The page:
Tuesday, August 30, 2016

The Top 5 Ways Parents Can Support STEM Learning

Projects involving Science, Technology, Engineering, and Math (STEM) encourage skills such as problem-solving, teamwork, and critical thinking in children. These tools are necessary in our world of ever-changing technology, and they prepare students for higher education and careers. Here are the top 5 ways that parents can encourage STEM learning at home!

1. Encourage questioning

Is your child always asking “why”’ and “how”? That’s a STEM mindset—and it can be the beginning of a drive to solve important challenges like protecting our environment, curing diseases, or engineering new clean energy technology. Even if the questions seem relentless at times, embrace this curiosity. Take the time to explain the things that you understand, and when your child poses a question that you don’t have an answer to, look up the answer together (and model good research practices in the process). Who knows—it may spur some new interests for you too!

2. Give educational programming a try

TV and movie time doesn’t have to be mindless—there is plenty of entertaining programming out there that is strongly related to STEM fields and educational in the process. So, the next time you and your child are browsing Netflix together, give the “documentaries” section a look. Long-running programs like the History Channel’s Modern Marvels, PBS’ NOVA, and the Discovery Channel’s Planet Earth are tried-and-true favorites with hundreds of episodes covering a variety of topics, such as civil engineering, space exploration, and evolution. If those shows are a little too much to hold your child’s interest, there are also plenty of kids’ and primetime television shows that have more of a STEM theme than you may expect. Sid the Science Kid is a great option to spur a science interest in early learners, while shows like CSI or Numb3rs, both of which focus on real-world applications of forensic science and math to solve crimes, can spark an interest for older students.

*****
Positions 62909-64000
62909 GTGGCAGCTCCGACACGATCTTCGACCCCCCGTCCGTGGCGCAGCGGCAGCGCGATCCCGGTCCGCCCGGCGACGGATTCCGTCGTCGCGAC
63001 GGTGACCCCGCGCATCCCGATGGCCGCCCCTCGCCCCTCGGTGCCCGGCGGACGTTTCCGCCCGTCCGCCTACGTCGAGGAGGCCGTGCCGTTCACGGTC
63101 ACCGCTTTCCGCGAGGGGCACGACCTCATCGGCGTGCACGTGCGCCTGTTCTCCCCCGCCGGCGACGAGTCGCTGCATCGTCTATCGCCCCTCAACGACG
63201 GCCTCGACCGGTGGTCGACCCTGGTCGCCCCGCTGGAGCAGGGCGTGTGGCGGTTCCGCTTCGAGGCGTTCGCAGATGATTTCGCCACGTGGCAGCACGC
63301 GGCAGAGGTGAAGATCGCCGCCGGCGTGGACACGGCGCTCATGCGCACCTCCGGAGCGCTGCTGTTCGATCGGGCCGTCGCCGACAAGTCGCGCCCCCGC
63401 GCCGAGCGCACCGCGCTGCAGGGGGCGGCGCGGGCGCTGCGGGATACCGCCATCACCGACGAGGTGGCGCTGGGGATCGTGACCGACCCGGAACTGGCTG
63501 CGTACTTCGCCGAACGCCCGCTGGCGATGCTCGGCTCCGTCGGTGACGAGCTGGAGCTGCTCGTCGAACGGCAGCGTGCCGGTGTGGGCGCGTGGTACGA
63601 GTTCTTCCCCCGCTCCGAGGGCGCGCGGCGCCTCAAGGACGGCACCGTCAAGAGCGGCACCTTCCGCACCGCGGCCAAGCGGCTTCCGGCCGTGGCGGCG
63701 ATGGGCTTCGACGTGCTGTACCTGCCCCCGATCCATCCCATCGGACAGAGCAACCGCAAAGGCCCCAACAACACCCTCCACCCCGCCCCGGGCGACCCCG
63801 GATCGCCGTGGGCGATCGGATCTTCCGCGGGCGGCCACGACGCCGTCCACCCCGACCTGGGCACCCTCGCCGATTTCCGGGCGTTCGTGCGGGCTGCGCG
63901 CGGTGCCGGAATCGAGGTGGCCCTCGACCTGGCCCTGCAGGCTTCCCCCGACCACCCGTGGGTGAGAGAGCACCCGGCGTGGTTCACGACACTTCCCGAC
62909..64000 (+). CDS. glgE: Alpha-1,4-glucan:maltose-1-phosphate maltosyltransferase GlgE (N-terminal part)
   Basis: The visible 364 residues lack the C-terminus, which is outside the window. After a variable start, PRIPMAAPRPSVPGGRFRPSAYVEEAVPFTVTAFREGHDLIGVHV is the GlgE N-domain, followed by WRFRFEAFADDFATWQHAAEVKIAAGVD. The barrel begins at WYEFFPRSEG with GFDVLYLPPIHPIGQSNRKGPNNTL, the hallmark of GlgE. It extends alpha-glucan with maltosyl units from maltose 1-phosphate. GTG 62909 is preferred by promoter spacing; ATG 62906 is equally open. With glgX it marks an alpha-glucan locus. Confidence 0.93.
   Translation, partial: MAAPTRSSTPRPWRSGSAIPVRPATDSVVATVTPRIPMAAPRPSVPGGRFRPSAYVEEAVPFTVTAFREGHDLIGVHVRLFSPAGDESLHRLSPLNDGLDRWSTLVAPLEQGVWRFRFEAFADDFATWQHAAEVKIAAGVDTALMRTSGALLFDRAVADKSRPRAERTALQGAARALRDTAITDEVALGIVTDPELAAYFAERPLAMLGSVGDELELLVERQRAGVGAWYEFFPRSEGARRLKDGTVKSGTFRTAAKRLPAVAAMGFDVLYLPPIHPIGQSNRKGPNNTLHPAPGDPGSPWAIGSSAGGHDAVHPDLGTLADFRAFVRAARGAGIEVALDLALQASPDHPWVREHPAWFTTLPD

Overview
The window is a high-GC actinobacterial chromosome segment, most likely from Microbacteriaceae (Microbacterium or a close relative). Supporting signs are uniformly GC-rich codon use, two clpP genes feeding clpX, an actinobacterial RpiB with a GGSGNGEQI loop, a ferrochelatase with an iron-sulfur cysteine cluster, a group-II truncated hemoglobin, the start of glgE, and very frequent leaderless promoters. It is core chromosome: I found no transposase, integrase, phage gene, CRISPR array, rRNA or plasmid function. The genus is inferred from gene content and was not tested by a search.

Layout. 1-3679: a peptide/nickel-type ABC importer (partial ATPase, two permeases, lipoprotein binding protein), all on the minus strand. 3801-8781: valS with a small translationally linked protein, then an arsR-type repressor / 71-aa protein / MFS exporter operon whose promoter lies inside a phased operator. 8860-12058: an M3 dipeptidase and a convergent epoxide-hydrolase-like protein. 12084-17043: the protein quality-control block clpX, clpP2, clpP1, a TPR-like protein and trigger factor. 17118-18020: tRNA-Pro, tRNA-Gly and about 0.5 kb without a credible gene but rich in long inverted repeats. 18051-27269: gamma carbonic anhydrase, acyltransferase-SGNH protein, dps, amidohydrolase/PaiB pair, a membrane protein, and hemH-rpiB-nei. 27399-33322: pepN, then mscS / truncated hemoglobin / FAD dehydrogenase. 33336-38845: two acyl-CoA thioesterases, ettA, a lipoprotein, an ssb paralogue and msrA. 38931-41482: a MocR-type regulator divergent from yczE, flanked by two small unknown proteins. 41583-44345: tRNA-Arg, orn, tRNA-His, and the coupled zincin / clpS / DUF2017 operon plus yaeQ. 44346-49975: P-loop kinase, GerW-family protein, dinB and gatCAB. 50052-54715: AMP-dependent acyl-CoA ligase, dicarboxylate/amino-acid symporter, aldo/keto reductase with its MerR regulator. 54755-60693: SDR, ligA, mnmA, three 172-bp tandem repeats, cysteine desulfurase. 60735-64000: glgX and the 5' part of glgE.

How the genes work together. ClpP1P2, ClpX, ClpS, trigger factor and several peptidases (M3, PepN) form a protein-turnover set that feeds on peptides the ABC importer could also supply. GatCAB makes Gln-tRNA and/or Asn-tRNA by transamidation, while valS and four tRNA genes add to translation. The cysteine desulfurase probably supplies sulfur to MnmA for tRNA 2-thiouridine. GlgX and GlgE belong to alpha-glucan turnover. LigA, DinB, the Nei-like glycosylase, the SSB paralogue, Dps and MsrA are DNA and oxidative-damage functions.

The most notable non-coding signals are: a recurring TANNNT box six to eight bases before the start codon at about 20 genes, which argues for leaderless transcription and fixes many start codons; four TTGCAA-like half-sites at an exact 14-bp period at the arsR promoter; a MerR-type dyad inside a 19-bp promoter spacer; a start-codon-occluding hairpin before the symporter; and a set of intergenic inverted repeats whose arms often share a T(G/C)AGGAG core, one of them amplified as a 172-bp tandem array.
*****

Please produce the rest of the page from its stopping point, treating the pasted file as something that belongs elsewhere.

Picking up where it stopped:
3. Visit a science museum

What better place to allow your child to get up close and hands on with science than a science museum? And they’re not difficult to find. There are over 150 science centers around the U.S., and about one third of those even have areas designed specifically for children six years old and under. These museums typically include a variety of exhibits that explain complex and fascinating science and technology concepts in creative and accessible ways—giving visitors the chance to run their own experiments, play with gadgets, or check out live and video-based presentations. So, plan a weekend outing to your local science museum, or check out this list of the 10 Best Science Centers, and think about working a visit into your next family vacation itinerary. Most of these institutions have great websites with additional resources, activities, and ideas to inspire STEM interest as well.